Asian American Mental Health and Illness, May, 2021

“From a very early age I started to sense that an individual has to set an example in society. Your own acts or behavior tell the world who you are and at the same time what kind of society you think it should be.”

    – Ai Weiwei, Chinese Contemporary Artist and Activist
     (as quoted in: The Botanical Bible, Sonya Patel Ellis, 2018)

When Jim and I were first married, we had three friends of Asian descent. 

Shu (S-h-u) was from Taiwan. Shu was serving an internship with me – I was her perceptor as a practicing registered dietitian; Shu was an intern. Two other friends were a Korean. They  were a married couple, Mr and Mrs Bae.  Jim worked with Mr B.

Shu and Mrs Bae were excellent cooks. Both women were my earliest introduction to the interaction of food, culture, politics and the limitations imposed by authoritarian regimes. Shu was from a rich family. Mr Bae’s family was poor. 

Mr B and his generation were small due to the poor diet imposed on Korea during WWII by the Japanese. In contrast, as a child, Shu C. had all the food she desired to eat. Once her skin turned livid orange from eating so many fruits rich in beta carotene, a form of Vitamin A!

The most tasty, authentic, and intriguing Asian meals Jim and I have had the pleasure to eat were those prepared by Shu and Mrs B in their home and in our home. Mrs B.along with her 1 year old son, lived with us for several months. During that time, we ate …  oh so well. To this day, rice is as frequent at our table as potatoes and pasta.  As we raised our children, we ate with chopsticks, every dinner. And Jim and I still eat with chopsticks. Eating with chopsticks is aesthetically pleasing. Chopsticks are quiet and clean. There is no clanging of silverware during conversations.  We use Korean/Japanese sculptured chopsticks.

Ah, you did not know there were different types of chopsticks? And many varieties of rice?

Do you know that Asian people do not all look alike? They do not!

Everyperson, everywhere is unique. 

I am thankful for our uniqueness.

I am thankful for our commonalities.

Hate of Asian Americans and all Asians is on the rise. The shrinking of the white male majority in America, the history of WWII, the Korean and Vietnam wars, the loss of jobs and industries to Asia, especially China, and the many misconceptions about Asians, have blighted the wonderful assets many Asians have brought to America and the world.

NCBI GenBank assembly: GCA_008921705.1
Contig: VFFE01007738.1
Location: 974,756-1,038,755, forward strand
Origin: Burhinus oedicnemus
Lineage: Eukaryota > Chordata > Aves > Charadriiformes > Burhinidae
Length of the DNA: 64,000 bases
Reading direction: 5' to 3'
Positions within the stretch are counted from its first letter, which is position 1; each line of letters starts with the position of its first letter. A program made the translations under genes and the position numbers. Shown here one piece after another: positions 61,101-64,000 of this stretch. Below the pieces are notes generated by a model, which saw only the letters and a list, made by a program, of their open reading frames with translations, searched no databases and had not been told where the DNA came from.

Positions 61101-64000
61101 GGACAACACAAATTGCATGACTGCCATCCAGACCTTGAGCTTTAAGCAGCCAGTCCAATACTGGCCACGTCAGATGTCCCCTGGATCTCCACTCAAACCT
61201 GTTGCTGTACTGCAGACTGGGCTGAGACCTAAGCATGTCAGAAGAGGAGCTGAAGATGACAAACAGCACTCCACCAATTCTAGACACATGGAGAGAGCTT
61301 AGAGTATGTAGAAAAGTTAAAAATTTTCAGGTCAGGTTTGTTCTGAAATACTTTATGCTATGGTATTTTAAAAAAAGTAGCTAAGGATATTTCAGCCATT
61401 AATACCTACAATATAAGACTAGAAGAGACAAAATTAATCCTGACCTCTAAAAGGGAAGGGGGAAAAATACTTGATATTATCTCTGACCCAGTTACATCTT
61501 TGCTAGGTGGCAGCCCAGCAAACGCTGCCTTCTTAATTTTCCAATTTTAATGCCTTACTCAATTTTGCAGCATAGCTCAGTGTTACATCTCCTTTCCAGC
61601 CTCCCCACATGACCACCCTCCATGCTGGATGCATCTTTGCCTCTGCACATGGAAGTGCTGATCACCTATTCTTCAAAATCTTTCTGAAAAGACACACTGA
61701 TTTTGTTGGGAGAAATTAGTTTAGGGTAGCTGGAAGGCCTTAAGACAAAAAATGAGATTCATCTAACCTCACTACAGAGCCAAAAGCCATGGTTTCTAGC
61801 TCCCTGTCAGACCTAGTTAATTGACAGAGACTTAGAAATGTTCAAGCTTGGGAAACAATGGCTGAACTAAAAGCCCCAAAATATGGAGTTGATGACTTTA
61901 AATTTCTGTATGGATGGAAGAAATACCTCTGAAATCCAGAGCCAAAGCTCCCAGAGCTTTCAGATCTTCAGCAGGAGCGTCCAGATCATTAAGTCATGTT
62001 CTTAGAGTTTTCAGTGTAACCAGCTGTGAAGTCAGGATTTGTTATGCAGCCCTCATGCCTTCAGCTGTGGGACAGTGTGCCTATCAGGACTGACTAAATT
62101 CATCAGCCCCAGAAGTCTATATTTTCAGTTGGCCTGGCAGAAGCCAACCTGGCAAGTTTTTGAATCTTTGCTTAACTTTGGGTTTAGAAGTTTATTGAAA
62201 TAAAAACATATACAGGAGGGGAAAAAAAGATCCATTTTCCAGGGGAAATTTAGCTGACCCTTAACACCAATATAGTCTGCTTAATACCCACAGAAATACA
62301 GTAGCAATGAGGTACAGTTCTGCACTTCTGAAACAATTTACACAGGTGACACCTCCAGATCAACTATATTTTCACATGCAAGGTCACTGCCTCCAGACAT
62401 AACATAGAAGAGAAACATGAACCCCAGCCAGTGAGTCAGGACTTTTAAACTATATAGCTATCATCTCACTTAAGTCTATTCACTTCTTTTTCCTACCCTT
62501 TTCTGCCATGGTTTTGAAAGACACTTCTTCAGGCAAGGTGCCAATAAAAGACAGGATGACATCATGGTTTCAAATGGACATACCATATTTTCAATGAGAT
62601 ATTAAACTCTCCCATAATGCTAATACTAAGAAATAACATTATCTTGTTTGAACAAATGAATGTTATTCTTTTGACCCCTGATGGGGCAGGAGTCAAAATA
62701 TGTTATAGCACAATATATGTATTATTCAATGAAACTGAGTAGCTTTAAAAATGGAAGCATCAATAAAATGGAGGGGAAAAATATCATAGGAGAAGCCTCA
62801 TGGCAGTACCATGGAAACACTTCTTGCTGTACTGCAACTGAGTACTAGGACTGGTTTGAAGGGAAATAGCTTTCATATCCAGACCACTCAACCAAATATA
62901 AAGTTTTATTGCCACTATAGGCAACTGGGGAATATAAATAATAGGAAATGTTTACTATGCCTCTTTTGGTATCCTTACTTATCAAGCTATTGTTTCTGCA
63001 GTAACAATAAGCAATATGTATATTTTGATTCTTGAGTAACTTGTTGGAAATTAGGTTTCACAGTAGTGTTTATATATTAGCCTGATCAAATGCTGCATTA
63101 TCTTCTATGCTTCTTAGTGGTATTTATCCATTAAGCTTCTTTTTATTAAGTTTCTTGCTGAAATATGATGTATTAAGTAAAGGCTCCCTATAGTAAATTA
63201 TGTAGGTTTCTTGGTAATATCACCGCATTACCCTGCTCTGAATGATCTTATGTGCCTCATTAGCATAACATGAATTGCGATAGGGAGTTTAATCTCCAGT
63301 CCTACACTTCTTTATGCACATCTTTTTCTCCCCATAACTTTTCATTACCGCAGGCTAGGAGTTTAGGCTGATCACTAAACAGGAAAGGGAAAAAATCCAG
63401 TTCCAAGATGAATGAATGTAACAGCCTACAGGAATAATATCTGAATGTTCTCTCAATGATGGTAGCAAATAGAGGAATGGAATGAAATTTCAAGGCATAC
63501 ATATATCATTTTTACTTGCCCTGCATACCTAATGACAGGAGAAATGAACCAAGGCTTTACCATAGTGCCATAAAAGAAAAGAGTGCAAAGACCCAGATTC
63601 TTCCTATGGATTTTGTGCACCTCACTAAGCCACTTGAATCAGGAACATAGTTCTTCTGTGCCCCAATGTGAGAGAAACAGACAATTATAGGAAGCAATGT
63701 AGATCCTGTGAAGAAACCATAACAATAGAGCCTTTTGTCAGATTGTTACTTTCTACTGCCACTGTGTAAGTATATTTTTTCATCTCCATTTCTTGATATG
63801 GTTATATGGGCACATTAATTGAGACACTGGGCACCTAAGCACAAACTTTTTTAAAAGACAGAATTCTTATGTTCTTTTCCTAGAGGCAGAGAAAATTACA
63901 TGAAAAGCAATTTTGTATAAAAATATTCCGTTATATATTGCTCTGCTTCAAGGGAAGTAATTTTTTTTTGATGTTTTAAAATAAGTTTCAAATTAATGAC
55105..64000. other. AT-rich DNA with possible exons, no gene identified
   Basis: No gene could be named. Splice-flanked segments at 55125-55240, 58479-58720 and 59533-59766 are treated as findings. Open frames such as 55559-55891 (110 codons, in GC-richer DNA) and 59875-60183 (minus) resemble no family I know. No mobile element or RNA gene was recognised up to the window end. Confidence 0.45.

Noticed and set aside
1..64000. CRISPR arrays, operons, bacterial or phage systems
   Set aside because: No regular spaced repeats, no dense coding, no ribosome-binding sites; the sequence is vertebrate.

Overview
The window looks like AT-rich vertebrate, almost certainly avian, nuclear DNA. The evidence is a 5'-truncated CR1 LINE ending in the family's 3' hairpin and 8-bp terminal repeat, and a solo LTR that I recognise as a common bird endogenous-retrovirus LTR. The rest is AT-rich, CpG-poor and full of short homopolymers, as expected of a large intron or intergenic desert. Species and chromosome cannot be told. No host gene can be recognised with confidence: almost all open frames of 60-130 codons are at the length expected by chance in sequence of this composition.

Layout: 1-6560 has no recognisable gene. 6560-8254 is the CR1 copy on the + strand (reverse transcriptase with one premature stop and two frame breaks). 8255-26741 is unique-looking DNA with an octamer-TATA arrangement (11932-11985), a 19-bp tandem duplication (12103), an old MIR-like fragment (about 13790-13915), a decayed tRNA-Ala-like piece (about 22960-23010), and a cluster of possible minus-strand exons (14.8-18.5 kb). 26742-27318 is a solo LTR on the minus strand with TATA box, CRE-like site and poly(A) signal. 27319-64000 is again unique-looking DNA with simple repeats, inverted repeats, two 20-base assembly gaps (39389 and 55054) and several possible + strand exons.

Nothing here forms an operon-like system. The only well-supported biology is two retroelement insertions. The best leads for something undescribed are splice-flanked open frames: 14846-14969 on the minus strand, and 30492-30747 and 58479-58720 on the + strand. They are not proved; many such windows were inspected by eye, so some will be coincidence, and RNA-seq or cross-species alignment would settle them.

A tiny sampling of those accomplishments: 

Mya Lin, the architect of The Vietnam Memorial Monument. Amy Tan, the writer. Chien-Shiung Wu, the nuclear physicist … and so many others. Can we forget the laborers who constructed the transcontinental railroad, many of whom were Asian? Athletic stars such as the NBA’s Jeremy Lin, and linebacker and coach Eugene Chung. …Or quarterback Kyle Murray, whose mother is half Korean and whose father is African-American (Love it; wow!) Finally, my children’s and grandchildren’s friends, who are ethnically much more diverse than my generation’s cohort. I Think of bonsai and the art of flower arranging, ikebana. Forms I hope to learn to enhance my floral arrangement skills. The most exquisite scarves I have ever worn are shiboru, a three dimensional form of folding, stitching, and pleating, all in silk, created by Suziki Kanezo of Japan. These shiboru drape over my shoulders .. under my long hair … so gracefully. 


Shame dominates as the most hope and life- killing force on earth. 

For many, death is better than enduring shame. 

Ask me and ask my father.

For all of us, shame comes from stigma. 

My Dad did not seek mental health care and neither do many people of Asian descent. Suicide of young people, ages 12-24 is greatest in Asian-Americans!  Stigma stems from the fear of being identified as disabled. Societal norms and values place a premium on our ability and actual performance towards taking care of one’s own family  and in contributing to our communities.

I do not believe there are many differences here in the things that shamed my father, Asian Americans and myself. For myself, I feared I would not be able to care for our two children and be a loving wife to my husband Jim. All those fears were not in evidence, but they all overshadowed my thoughts, feelings, and emotions.  For my father, I do not know his shames, although once committed to a mental health hospital, and with the possible loss of the family farm just one serious consequence of this, I believe he endured shame as a life sentence. He never discussed his feelings, but lived through many serious suicidal depressions and suicide attempts. 

Asian Americans live with the stereotype as the model minority. The myth goes like this: Asian Americians are fully-integrated, intelligent, industrious, and have overcome racial bias. Individual Asian people feel pressure to meet these standards and expectations.

 The pressure to live up to the image as a model Asian American results in the denial of any  letdowns, failures, pain and loss … all of which we all experience or will experience. The drive for perfection can kill. I know the drive for perfection too well, and the toll it takes on family and on oneself. Thinking perfection will cure everything … can be fatal.  

Talking about mental illness/mental health challenges is taboo for most Asian Americans.. As it was in the family into which I was born and was raised.

Let us all be more than tolerant to one another. Let us begin to trust, admire and appreciate each person.

Let us share a spirit of gentleness and work toward a better society.  Many times song expresses what we have not ventured to put into conversation:

 “ Tale as old as time, true as it can be, barely even friends, then somebody bends unexpectedly. Just a little change, small to say the least. Both a little scared, neither one prepared …  Tale as old as time.”

Thank you kindly,

Gail Louise

(Lyrics by Alan Menken 1991)